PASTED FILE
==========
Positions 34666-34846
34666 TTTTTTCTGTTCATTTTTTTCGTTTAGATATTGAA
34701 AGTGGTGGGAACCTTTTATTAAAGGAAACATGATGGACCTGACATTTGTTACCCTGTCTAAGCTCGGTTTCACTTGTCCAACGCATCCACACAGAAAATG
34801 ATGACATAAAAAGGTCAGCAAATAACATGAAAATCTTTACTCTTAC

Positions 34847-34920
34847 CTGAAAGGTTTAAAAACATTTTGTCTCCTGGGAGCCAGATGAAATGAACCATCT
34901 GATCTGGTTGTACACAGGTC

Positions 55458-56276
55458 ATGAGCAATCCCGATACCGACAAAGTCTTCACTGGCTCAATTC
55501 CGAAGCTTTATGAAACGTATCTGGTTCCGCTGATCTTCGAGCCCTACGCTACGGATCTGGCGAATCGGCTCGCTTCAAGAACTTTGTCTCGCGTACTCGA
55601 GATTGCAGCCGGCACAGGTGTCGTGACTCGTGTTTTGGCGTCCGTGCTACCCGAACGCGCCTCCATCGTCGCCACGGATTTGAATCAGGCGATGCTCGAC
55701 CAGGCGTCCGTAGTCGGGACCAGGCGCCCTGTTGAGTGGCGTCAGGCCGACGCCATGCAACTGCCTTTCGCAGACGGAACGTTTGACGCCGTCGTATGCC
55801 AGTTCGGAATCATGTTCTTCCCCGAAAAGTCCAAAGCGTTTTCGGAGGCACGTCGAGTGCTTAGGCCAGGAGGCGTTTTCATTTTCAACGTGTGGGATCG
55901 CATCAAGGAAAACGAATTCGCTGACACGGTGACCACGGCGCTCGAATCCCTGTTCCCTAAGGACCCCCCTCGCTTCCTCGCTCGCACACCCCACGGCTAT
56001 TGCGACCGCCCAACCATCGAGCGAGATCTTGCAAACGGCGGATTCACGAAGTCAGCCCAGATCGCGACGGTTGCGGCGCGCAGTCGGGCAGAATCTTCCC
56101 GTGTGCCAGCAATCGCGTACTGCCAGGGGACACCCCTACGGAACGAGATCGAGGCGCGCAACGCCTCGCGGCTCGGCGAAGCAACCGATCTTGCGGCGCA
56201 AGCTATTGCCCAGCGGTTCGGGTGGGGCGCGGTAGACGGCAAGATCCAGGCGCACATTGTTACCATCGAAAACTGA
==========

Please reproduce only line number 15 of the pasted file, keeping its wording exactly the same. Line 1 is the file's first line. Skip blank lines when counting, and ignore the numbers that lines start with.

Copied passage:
56001 TGCGACCGCCCAACCATCGAGCGAGATCTTGCAAACGGCGGATTCACGAAGTCAGCCCAGATCGCGACGGTTGCGGCGCGCAGTCGGGCAGAATCTTCCC